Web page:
By STEVE HATHCOCK
Special to the PRESS
Last week: “Jackson had an army of 5,100 men. They included mounted regulars, volunteers, United States Dragoons and a mixture of Kentuckians and Creoles. They were joined by the Battalion of Free Men of Color. It must have been a very ironic moment for the Lafitte brothers, to fight alongside some of the same slaves, who, armed by the Spanish a few short years before, had driven the Lafittes and other white planters off the Island of Santo Domingo.”
In recognition of their role in saving the day during the Third Battle of New Orleans, Lafitte and his men received a full presidential pardon for any crimes they may have committed prior to Jan. 8, 1815.
With a fresh lease on life Lafitte moved his base of operations out of the United States to present day Galveston, which was then under the tenuous rule of Spain. He called his new headquarters Campeche.
All went well for several years, but in the summer of 1819, calamity struck the pirate enclave. The original inhabitants of the Island, the Karankawa Indians, became increasingly hostile, raiding Lafitte’s properties and killing several of his men in ambush. A great hurricane arrived wiping out most of the buildings and causing much damage to the ships anchored in the harbor. His men, too, were now of a different cut. Too many were simply fugitives from the law in Mexico and the United States. These were not the sea-worthy sailors he was used to commanding. These men were mere opportunists, who felt no vested interest in Campeche. Lafitte had trouble controlling these new pirates, and their activities soon drew the attention of the fledgling American Navy. Campeche was always under scrutiny.
Many of his old-time faithful, such as Beluche and Dominique You, did not approve the quality of men now joining Lafitte’s operation and quietly left.
In December 1819, several of Lafitte’s lieutenants and 16 sailors attacked and captured a ship off the mouth of the Mississippi. While they were plundering the vessel, the United States cutter Alabama came alongside and ordered the pirates to surrender. Cannon fire and gunshots were exchanged before Lafitte’s men were captured and taken to New Orleans. The judge sentenced the men to hang. Lafitte approached powerful men in Washington D.C. and managed to get a 60-day reprieve but the two lieutenants were hanged from the yardarm of one of the United States Navy vessels anchored at the foot of St. Ann Street. Newspapers carried editorials condemning the predatory actions of the Lafitte brothers.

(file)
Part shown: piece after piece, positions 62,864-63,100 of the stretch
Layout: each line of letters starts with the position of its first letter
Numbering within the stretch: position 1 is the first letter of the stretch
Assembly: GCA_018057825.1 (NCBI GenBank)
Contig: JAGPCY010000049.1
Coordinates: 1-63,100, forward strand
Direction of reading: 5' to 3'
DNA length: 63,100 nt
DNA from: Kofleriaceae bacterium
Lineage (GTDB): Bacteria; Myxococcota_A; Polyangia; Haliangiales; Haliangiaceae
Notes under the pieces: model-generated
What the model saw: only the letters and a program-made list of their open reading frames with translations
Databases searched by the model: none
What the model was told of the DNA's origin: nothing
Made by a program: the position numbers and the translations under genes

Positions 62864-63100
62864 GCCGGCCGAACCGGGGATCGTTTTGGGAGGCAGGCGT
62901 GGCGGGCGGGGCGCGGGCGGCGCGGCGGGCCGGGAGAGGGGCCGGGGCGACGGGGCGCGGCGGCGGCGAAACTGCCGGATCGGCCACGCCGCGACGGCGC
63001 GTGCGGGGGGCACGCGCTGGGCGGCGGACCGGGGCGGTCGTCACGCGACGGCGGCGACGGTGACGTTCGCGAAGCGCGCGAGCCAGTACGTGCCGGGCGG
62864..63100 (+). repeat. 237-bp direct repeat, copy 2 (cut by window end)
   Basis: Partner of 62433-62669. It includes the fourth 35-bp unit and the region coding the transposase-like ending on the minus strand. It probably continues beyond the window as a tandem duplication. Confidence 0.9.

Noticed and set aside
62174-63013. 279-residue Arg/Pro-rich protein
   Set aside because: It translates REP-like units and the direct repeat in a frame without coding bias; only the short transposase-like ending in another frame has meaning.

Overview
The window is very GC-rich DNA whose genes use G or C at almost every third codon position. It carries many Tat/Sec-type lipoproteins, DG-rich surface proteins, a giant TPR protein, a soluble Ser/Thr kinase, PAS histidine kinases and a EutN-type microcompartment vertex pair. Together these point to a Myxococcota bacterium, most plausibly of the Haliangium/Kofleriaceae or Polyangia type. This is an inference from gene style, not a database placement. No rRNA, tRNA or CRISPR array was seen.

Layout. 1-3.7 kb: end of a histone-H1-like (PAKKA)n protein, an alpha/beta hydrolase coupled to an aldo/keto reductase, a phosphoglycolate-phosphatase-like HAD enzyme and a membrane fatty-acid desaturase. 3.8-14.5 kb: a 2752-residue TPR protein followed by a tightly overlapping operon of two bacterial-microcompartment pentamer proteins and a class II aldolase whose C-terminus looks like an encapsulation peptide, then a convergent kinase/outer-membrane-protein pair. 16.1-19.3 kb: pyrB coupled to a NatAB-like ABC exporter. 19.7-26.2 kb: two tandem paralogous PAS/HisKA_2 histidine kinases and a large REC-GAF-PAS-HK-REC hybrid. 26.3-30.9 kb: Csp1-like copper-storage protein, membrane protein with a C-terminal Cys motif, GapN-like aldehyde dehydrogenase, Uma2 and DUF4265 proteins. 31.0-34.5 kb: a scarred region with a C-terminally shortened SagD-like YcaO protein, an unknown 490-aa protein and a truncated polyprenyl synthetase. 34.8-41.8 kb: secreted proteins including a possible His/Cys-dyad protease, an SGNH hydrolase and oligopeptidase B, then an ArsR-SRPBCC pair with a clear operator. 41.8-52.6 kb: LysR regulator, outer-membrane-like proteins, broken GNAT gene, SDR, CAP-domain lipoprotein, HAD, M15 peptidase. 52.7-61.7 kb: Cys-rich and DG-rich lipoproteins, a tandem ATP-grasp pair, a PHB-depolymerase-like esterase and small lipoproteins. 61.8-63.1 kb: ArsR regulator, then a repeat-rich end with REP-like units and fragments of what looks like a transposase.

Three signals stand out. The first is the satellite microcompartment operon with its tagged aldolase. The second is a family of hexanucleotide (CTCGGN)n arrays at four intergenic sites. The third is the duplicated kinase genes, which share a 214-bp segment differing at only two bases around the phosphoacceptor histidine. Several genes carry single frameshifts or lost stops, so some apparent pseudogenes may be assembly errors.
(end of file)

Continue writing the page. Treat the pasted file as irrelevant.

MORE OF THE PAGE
In early 1821, the government of the United States demanded Lafitte give up his occupation of Galveston. The demand was carried by Lt. Kearny, commander of the brig-of-war, Enterprise. Lafitte asked for, and was granted, two months in which to get his affairs in order. During the next eight weeks, Lafitte settled up with his captains and men. Some of them wished to go with him onto the high seas while others wanted to return to New Orleans. Some chose to follow the wave of settlers into Texas.
Two months to the day, Kearny returned. True to his word, Lafitte was prepared to leave. Before departing however, Lafitte torched the town. Wooden huts, warehouses, tool sheds and piers all were consumed by the raging inferno. Kearny and his sailors watched as three ships sailed beyond the bar of the bay and out into open water.
An era had ended.
Historians disagree on Lafitte’s eventual fate. Saxon quotes a letter from a Thomas Duke to Ferdinand Pinckard dated 1843 at Galveston.
Duke writes, “In answer to your letter I have to state that Lafitte, the celebrated pirate died in the Yucatan, at an Indian village named Silan, about fifteen miles from Merida. He died in the second year of the independence of Mexico and was buried in the Campo Santo of Silan. A tombstone was placed over him marking his name and time of death.”
In his personal memoirs, “The Journal of Jean Lafitte”, the buccaneer tells a different story though, about how he faked his death and actually lived until the early 1850s. He left the memoirs to his family with instructions that they not be made public until 107 years after his death. The papers, now on display at the Sam Houston Regional Library and Research Center at Liberty, Texas, were published in 1958 by Lafitte’s great-grandson, John Lafitte.
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